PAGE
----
RE: The main issue

Feb 18, 2013

A couple weeks ago Jeremy Keith wrote a post about the new main element that is making its way into the WC3 spec and I have been meaning to jot down my thoughts ever since. First off, I am a big fan of Jeremy Keith. He is a very smart guy and find myself having to think twice when I find our views differ, but in the spirit of keeping the discussion going I will press on.

In his original post, Jeremy Keith raises concerns about how the main element is being implemented. Specifically he is questioning why it scopes to the body of the document and thus can only be used a maximum of one time. I’ll let you read his post as he will have said it more elegantly that I will. Go on… I’ll wait.

Okay, so I actually had the same concerns when I first read the spec. As soon as I came to the sentence “Authors must not include more than one main element in a document.”, I thought that it seemed like an unnecessary addition. “Why would we add a shiny new element and then immediately cripple it’s usefulness?”, I thought. But I have since come around on the issue and now support the spec as written.

As a side note, Jeremy says that he believes that the head and body tags were the only other elements that can be used zero or one time. I feel compelled to point out (because us web folk get a sick sort of satisfaction out of talking about semantics and specs) that the base tag also falls into this category. In all fairness, base tags are weird and almost don’t count.

Anyway, one of the big reasons that I changed my mind is accessibility. You see, the main element is supposed to map to the ARIA role with the same name. This will help assistive technologies such as screen readers better maneuver the page content. Jeremy does mention this, but also suggests that it would be easy enough to take the main element that scopes to the body tag and just assign that one the ARIA role of main. I can see what he is getting at, and there certainly are examples of elements working this way in the spec, but I feel like this diminishes the need for a main element. As soon as we start using formulas to determine which element really is the main main element then we might as well do away with main and just use the awesomely named Scooby Doo algorithm Basically, if we are making computers figured it out anyway, why even use a main element?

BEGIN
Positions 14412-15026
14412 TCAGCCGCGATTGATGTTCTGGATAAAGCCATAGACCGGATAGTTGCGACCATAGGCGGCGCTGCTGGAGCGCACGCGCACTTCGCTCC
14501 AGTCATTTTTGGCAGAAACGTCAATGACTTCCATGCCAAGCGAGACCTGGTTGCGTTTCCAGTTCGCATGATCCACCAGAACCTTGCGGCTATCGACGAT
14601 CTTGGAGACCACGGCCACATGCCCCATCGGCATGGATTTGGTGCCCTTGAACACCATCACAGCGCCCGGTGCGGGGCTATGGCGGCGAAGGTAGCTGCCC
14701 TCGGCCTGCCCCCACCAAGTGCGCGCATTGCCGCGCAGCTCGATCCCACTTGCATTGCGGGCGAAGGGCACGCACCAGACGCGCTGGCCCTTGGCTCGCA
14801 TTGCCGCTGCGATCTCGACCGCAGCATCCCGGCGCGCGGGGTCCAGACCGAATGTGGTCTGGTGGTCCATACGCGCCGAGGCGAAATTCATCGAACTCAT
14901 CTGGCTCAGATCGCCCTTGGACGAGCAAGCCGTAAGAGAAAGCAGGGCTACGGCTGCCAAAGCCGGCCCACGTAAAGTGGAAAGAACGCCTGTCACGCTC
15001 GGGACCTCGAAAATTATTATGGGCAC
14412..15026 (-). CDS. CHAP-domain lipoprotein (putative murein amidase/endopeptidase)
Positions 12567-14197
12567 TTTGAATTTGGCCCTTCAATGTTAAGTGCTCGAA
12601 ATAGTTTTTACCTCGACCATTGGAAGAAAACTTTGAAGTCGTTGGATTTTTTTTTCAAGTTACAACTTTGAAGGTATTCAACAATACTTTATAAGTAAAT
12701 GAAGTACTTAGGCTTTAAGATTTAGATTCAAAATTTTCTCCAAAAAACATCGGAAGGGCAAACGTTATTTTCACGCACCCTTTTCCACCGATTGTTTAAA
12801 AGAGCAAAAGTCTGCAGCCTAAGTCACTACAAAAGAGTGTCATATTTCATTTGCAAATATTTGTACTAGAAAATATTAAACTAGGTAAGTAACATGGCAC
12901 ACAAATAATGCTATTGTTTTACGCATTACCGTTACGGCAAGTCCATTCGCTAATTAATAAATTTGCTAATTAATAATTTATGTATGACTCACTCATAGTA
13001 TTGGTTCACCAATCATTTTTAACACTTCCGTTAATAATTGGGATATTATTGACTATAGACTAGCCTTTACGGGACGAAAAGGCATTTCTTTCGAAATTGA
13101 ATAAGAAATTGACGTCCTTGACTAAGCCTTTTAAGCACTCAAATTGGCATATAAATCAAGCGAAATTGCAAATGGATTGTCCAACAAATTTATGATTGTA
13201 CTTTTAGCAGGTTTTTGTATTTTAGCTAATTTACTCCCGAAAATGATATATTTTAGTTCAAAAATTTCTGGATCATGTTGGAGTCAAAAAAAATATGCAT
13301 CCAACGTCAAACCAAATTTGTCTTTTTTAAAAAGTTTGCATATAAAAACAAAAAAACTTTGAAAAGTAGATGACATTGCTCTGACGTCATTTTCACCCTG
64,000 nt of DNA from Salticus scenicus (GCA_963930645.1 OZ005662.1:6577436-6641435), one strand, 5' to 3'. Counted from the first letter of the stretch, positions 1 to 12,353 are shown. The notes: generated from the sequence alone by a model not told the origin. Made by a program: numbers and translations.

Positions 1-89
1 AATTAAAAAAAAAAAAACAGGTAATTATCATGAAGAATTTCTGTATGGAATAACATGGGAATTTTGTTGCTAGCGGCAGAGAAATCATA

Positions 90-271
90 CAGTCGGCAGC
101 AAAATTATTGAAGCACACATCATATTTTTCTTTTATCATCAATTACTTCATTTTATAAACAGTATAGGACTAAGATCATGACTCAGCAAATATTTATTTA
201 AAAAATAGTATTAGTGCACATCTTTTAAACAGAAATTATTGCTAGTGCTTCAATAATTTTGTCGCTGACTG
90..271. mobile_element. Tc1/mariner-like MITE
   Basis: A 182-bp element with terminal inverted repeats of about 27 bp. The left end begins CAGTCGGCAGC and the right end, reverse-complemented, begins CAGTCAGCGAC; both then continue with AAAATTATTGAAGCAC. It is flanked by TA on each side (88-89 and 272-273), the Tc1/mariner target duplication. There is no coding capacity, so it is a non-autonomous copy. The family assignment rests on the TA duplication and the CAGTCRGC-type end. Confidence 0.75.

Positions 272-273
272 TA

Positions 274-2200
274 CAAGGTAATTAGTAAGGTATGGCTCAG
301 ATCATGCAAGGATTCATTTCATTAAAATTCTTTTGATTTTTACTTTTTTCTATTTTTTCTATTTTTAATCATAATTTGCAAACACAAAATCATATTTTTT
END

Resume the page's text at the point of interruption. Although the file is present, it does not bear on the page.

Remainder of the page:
The second reason that I support the spec as written is that I see a slight difference in the purpose and meanings behind the main element and the others that Jeremy compares it to, namely the header and footer. This difference is not based on anything in the spec but the way that I think of the words, so take it with a grain of salt, but it is this: header and footer deal with formatting and sectioning where as main deals with content. When I first started to come around to the idea of this new element one of the first use cases I thought of after assistive technologies was Instapaper. Instapaper (and other services like it) strip the main content of a page out for later reading. Most of the time it does a great job finding just the part of the page that I am interested in and I get a great reading experience with just the main article and no navigation, ads, etc. Most of the time. Occasionally I end up with content from an ad or half of the site navigation and the article has been overlooked. Having a way for authors to specifically specify which content is the main content would be great for that.

Also as a last thought regarding accessibility, I am not an expert when it comes to web accessibility but I do try to stay informed. Thanks to Dave Rupert and friends we have a great new, community run resource in A11YProject.com I even have a couple commits in there some where. But I think that the assisted technology (screen readers, etc. ) are slower to incorporate innovations and new fancy HTML tags so, for the time being at least, I would recommend that you continue to explicitly set ARIA roles even on elements that should map to them, even as much as <main role="main"> kind of hurts my eyes.

Anyway, give me a call Jeremy and we can hash this out.